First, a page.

CrossBoundary Energy commissions its biggest solar plant in Nigeria

CrossBoundary Energy, a renewable energy company with a focus on providing funding for off-grid solutions for businesses in Africa has built and commissioned a solar plant at the Nigerian Breweries Plc. factory, Ibadan.

The commissioning of the 663.60 kilowatts peak (kWp) solar plant at the Nigerian Breweries Plc. factory in Ibadan is CrossBoundary Energy Nigeria Limited’s biggest project in Nigeria so far, Marlynie Moodley, global head of communications said in a WhatsApp conversation with BusinessDay, Thursday. The commissioning took place early last month.

“We unlock capital to provide cleaner, cheaper power to enterprises in Africa,” Moodley said. “We are the only commercial owner and operator with on-the-ground experience managing solar in Africa for corporate customers.”

This fully financed solar Power Purchase Agreement is the first of its kind for a major Nigerian business customer.

The solar plant will supply approximately 1, 000 megawatts per hour (mwh) to the brewery annually, at a significant discount to their current cost of power, while reducing the site’s carbon dioxide (CO2) emissions by over 10, 000 tonnes over the lifespan of the plant.

CrossBoundry Energy will operate the rooftop facility on behalf of Nigerian Breweries as part of a 15-year solar services agreement.

Under the agreement, Nigerian Breweries will only pay for solar power produced, receiving a single monthly bill that incorporates all maintenance, monitoring, insurance, and financing costs.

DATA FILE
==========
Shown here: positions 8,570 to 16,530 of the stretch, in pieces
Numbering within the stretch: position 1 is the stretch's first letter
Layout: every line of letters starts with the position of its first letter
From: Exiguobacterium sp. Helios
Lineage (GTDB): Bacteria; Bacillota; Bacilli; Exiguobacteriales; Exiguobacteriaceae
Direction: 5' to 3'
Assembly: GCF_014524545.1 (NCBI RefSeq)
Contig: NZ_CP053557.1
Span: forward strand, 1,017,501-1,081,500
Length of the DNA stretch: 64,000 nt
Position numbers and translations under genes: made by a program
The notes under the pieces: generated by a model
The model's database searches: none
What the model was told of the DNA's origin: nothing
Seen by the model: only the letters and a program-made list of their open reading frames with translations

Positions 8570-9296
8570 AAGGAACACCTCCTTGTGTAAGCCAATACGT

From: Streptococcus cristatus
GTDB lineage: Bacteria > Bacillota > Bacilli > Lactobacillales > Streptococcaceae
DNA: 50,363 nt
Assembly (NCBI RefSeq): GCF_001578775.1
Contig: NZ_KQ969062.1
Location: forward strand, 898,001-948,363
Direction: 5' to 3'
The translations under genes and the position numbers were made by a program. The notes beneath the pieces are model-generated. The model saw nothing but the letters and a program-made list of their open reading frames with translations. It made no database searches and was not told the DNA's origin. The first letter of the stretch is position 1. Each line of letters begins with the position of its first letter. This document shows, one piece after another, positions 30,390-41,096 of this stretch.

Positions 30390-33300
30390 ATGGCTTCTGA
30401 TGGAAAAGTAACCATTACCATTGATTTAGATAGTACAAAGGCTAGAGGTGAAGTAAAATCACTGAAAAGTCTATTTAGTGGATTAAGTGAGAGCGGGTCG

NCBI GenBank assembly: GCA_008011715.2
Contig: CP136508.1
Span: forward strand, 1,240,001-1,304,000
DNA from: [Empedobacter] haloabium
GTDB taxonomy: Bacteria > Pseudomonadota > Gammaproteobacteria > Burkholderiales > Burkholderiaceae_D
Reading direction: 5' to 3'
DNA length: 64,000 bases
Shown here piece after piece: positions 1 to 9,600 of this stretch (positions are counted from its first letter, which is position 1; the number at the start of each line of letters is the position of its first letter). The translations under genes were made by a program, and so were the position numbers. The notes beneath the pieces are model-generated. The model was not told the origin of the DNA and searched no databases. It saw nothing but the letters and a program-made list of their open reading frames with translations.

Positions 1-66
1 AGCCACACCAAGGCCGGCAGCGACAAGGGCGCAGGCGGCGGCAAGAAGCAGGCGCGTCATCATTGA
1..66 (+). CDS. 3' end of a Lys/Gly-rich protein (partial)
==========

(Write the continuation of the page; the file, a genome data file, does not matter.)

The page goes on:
Nigerian Breweries Plc’s Ibadan operations started in 1982 and is one of Nigeria’s largest factories. Established in 1946, Nigerian Breweries Plc. runs eight other production facilities across Nigeria, and is working to expand its use of clean energy in each of these locations.

Nigerian Breweries move to solar makes the Ibadan brewery the only one in Nigeria that is producing beverages with clean energy.

Another project that the company has completed in Nigeria includes the Jabi Lake Mall, Abuja slightly smaller than this one. This was completed last year.

In this off-grid project, CrossBoundary worked on the rooftop of the Jabi Lake Mall with the German company Soventix.

The latter was responsible for the engineering, procurement, and construction (EPC) of the solar off-grid, which has a 600mw capacity.

As is customary with CrossBoundary Energy projects, Actis, the owner of the Jabi Lake Mall, will not participate in the financing of the project.

It will only pay a monthly invoice including maintenance, monitoring, and insurance costs over a period of 15 years. The installation would avoid CO2 emissions of 13, 000 tonnes.

Jabi Lake Mall in Abuja earned CrossBoundary Energy the winner of the African Solar Industry Association’s commercial and industrial (C&I) project in Africa for 2020.

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